Good morning, Austin! We have scanned the internet to bring you the latest in tech news. Here’s what’s going on:
Facebook takes on LinkedIn with job listings
It just got easier to apply for a job online.
Facebook is entering the job market by letting employers post job listings natively to their pages and in the News Feed. Posting a job is free for employers, and there's no limit to how many posts a Page can have.
Once a business posts a job listing, anyone who visits that page will see the option to apply. To speed up the process, Facebook will offer to autofill application information, and employers can respond to applicants through Messenger.
The new jobs feature pits Facebook against LinkedIn, the social network for professionals, which charges recruiters to post and promote jobs on its platform.
Snap gears up for IPO seeking to raise as much as $3.2 billion
In what could be the third-biggest tech listing of the past decade, Snap Inc. says it’s seeking to raise as much as $3.2 billion.
The maker of disappearing-photo application Snapchat is offering 200 million Class A shares for $14 to $16 apiece, according to a filing today. That would put its valuation at more than $20 billion.
Next up for CEO Evan Spiegel and fellow executives is the roadshow, where management travels to cities including Los Angeles, San Francisco and New York to pitch the stock to prospective investors.
While leaders are sure to tout revenue increases, Bloomberg notes that Snap may face questions about its user growth, which slowed in the second half of 2016. By the fourth quarter, average daily active user growth fell below 50 percent for the first time since at least 2014.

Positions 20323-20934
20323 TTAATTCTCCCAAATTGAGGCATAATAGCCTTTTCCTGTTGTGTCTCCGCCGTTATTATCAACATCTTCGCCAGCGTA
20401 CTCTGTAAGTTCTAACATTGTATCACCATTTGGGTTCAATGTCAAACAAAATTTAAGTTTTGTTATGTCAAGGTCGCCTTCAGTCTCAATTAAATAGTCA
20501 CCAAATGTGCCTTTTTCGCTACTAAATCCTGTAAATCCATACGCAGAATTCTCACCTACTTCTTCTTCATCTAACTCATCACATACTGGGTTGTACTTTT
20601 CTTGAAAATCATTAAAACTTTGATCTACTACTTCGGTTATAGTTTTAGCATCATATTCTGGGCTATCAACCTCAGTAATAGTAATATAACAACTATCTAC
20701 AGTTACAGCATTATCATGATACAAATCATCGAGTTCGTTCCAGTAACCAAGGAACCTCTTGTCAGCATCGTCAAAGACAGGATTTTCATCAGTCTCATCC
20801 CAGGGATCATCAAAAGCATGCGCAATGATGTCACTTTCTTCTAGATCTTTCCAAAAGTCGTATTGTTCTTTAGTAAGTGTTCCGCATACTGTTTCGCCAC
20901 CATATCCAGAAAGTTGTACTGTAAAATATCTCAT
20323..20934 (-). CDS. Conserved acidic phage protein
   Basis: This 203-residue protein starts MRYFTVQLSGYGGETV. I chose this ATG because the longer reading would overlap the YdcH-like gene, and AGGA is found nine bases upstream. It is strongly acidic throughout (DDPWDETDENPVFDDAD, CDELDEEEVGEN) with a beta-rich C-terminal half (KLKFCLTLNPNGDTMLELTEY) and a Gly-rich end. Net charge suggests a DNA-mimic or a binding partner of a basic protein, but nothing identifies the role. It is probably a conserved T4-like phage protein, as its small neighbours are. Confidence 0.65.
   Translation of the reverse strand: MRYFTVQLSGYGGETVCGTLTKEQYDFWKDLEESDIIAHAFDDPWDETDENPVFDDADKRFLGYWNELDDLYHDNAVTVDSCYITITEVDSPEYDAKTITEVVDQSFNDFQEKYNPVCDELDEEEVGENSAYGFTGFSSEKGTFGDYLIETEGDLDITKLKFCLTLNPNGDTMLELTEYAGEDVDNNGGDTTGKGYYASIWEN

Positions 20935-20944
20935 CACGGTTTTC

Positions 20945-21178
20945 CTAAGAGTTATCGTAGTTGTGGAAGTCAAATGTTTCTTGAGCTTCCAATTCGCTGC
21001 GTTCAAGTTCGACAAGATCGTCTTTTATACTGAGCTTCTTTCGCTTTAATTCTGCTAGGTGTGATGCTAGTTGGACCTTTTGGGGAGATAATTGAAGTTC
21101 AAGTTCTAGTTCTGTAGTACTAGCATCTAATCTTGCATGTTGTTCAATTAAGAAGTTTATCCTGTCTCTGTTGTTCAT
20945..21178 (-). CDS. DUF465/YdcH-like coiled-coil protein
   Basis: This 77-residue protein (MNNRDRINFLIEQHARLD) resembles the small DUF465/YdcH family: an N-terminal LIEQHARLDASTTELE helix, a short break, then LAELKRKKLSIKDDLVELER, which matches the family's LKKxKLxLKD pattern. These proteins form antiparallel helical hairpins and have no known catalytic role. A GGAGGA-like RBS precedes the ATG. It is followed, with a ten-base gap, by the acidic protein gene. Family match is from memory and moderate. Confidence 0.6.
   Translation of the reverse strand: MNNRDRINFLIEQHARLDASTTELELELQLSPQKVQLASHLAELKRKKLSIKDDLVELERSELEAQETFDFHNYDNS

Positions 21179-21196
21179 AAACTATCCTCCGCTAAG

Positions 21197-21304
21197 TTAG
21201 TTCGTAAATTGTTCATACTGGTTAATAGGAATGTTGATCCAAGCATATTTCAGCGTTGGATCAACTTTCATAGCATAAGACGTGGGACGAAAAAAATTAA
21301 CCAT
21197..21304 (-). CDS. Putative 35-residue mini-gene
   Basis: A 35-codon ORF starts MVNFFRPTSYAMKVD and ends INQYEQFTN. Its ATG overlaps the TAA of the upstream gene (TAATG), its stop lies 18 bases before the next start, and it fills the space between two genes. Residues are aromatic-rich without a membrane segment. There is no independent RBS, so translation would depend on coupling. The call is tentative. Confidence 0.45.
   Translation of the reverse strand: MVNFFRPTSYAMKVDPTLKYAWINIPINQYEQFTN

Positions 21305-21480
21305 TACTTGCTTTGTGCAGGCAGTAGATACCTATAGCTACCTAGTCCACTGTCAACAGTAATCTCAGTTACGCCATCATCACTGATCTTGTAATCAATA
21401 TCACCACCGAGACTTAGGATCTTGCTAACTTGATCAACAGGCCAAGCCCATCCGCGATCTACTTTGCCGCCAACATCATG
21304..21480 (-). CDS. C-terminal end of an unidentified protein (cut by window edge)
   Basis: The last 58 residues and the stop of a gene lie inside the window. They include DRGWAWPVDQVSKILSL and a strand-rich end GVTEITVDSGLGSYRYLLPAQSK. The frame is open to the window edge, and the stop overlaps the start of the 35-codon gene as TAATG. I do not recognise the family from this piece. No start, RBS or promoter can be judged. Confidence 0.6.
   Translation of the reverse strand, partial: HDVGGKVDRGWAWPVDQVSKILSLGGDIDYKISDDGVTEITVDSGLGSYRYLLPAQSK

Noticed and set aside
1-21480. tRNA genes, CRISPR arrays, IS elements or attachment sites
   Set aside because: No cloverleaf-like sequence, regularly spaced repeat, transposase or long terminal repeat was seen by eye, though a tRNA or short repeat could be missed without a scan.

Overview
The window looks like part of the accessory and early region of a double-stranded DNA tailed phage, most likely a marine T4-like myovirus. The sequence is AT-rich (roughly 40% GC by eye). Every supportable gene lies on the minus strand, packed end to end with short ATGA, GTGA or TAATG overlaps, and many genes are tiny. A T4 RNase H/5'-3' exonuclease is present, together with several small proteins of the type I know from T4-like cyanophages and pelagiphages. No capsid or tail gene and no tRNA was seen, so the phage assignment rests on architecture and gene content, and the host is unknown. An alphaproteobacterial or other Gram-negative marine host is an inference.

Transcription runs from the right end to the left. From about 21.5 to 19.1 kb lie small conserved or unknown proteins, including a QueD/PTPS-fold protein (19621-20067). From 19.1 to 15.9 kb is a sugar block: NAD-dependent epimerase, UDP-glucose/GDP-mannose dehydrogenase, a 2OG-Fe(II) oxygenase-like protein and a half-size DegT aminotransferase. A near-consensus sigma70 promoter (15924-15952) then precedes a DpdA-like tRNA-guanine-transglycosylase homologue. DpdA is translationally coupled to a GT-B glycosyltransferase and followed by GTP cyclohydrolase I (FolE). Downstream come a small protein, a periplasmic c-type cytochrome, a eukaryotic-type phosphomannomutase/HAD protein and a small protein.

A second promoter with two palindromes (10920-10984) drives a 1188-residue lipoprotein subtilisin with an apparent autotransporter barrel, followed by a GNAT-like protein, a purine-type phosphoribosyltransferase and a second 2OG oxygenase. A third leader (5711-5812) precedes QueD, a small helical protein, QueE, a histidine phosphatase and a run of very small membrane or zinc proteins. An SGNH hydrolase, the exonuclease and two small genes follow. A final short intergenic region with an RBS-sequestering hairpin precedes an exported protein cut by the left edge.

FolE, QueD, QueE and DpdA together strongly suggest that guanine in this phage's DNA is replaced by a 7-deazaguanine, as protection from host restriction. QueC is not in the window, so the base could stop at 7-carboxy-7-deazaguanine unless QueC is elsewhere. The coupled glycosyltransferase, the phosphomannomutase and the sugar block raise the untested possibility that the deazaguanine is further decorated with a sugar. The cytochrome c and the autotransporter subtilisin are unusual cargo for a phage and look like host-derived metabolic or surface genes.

Shares of Austin’s Q2 Holdings soar on fourth quarter report
Shares Austin’s Q2 Holdings shot up 9 percent in morning trading after the digital banking company exceeded Wall Street expectations in the fourth quarter.
The company, which sells online banking software, reported a loss of $7.5 million in its fourth quarter, or 19 cents per share. Losses, adjusted for one-time expenses, came to 3 cents per share.
The results topped Wall Street expectations. The average estimate of six analysts surveyed by Zacks Investment Research was for a loss of 4 cents per share.
Q2 posted revenue of $42.2 million in the period, also surpassing Street forecasts. Four analysts surveyed by Zacks expected $41.4 million.
Shares were trading up 9 percent, or $3.10, at $36 in morning trading.
News on Open Source is free and unlimited. Access to the rest of 512tech.com comes with an American-Statesman digital subscription, which also includes myStatesman.com and the ePaper edition. Subscribe at statesman.com/subscribe.